replied indeed I was.
He then began to pull out an album and showed me all those letters and
replies that he had sent to the world's who's who (Princess Di, the Pope,
Jimmy Carter). He told me that he is a very wealthy man and what he is doing
in his retirement is that he attempts to meet with these so-called
"dignitaries" and present Islam to them. He said, that he was on his way to
see Jimmy Carter (or maybe it was Princess Di) and that he was going to see
Emperor of Japan the following month and if I would like to come with him.
Unfortunately, I never heard back from him.
The point behind this incident is that there needs to be people who
specialize in giving da'wa to the very wealthy Muslims. If some of them
were to make tawaba on that da'iya's hands they can then be advised to use
there wealth to build for the Muslims..."
Each Muslim has his or her own speciality with which they can help the ummah. For some its their eloquence in writing, for others its in teaching, and for others its their charity.
There are soooo many brothers without beards and sooo many sisters who don't wear hijab who love Islam and want to help out. They are a vast untapped resource which we need to... yep tap into ;)
Did you know that the Earl of Winchester (or something like that) in the UK is a revert?
|05/21/05 at 13:13:48|
You can't discount apna like people.. there are alot of people who are not so practicing but do feel a sincerity towards islam and do donate quite a bit of money. There's this one muslim who owns hotels across a certain area, and doesn't really fall into my personal definition of a devout muslim, and he dropped 10 grand to build an inner-city mosque. I mean who knows, perhaps through his charity he has a better standing with Allah, than one of us who claims to be more devout.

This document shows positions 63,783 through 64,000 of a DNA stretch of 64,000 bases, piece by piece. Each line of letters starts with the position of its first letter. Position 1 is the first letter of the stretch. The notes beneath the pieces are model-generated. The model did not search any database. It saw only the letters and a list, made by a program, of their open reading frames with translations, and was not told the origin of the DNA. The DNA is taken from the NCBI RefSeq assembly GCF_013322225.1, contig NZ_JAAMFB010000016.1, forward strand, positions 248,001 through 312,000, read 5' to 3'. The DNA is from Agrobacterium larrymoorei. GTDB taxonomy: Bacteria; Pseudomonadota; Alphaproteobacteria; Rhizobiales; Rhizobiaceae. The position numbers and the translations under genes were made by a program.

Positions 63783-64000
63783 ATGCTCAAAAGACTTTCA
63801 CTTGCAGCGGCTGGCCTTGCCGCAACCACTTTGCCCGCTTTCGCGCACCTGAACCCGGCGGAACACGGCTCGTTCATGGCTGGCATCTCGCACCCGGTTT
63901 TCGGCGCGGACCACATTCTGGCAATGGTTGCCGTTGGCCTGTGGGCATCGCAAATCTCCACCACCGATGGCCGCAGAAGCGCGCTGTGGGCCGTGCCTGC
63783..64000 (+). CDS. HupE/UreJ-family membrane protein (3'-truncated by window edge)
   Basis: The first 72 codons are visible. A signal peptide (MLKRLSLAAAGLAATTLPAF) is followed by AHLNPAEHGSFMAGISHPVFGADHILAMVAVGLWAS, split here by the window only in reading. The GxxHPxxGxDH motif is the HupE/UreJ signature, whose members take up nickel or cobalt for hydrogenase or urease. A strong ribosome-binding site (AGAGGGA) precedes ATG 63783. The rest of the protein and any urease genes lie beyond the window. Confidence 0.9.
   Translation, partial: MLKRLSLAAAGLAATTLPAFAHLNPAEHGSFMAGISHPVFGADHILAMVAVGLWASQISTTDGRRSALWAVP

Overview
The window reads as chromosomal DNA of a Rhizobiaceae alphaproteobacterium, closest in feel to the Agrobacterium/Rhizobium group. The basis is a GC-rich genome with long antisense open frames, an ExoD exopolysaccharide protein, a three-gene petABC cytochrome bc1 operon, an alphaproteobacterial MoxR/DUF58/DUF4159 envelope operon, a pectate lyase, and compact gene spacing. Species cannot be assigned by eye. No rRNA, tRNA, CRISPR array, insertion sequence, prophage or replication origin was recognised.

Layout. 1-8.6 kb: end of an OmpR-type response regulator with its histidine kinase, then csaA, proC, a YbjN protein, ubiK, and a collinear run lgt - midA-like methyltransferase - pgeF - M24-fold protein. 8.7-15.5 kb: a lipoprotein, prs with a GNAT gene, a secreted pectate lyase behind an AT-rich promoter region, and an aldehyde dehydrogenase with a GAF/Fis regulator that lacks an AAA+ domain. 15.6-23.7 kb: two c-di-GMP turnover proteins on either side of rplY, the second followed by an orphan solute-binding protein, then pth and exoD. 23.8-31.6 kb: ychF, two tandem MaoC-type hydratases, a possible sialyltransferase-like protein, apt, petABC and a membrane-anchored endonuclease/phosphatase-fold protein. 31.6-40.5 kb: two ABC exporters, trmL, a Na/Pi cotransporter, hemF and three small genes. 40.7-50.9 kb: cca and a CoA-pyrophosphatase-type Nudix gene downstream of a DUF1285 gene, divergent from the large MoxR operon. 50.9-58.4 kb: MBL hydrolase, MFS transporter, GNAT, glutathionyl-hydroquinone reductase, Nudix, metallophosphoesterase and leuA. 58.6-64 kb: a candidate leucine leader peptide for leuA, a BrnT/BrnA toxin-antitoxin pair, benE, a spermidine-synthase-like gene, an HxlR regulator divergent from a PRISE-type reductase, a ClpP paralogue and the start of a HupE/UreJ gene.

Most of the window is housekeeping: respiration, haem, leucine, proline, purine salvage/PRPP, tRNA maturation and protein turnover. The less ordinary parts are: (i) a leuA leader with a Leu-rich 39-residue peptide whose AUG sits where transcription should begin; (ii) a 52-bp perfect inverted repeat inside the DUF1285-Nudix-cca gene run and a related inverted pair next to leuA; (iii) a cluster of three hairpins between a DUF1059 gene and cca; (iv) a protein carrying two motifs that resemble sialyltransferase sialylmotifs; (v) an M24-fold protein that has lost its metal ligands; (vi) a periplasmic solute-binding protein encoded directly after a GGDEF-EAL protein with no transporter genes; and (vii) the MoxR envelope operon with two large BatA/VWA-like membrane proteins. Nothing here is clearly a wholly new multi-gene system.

Secondly.. that whole giving dawah to the rich and famous... i mean do u remember Surah Abasa??? this is very clear quranic language to guide our dawah practices...
There are muslims that are so in NEED of dawah. they are asking for dawah, i get emails from people every day NOT FOR $ but for help in learning islam, speaking at a school, church, organiz, finding resources, becoming better muslims, needing teachers, organizers, volunteers. they need help for so many things, and we're putting our efforts behind the rich and famous??? if it happens, it happens along the way but why that as our goal?? that just ain't right
Surah 80 - 'Abasa HE FROWNED
080.001 (The Prophet) frowned and turned away,
080.002 Because there came to him the blind man (interrupting).
080.003 But what could tell thee but that perchance he might grow (in spiritual understanding)?-
080.004 Or that he might receive admonition, and the teaching might profit him?
080.005 As to one who regards Himself as self-sufficient,
080.006 To him dost thou attend;
080.007 Though it is no blame on thee if he grow not (in spiritual understanding).
080.008 But as to him who came to thee striving earnestly,
080.009 And with fear (in his heart),
080.010 Of him wast thou unmindful.
080.011 By no means (should it be so)! For it is indeed a Message of instruction:
080.012 Therefore let whoso will, keep it in remembrance.
|05/21/05 at 13:15:26|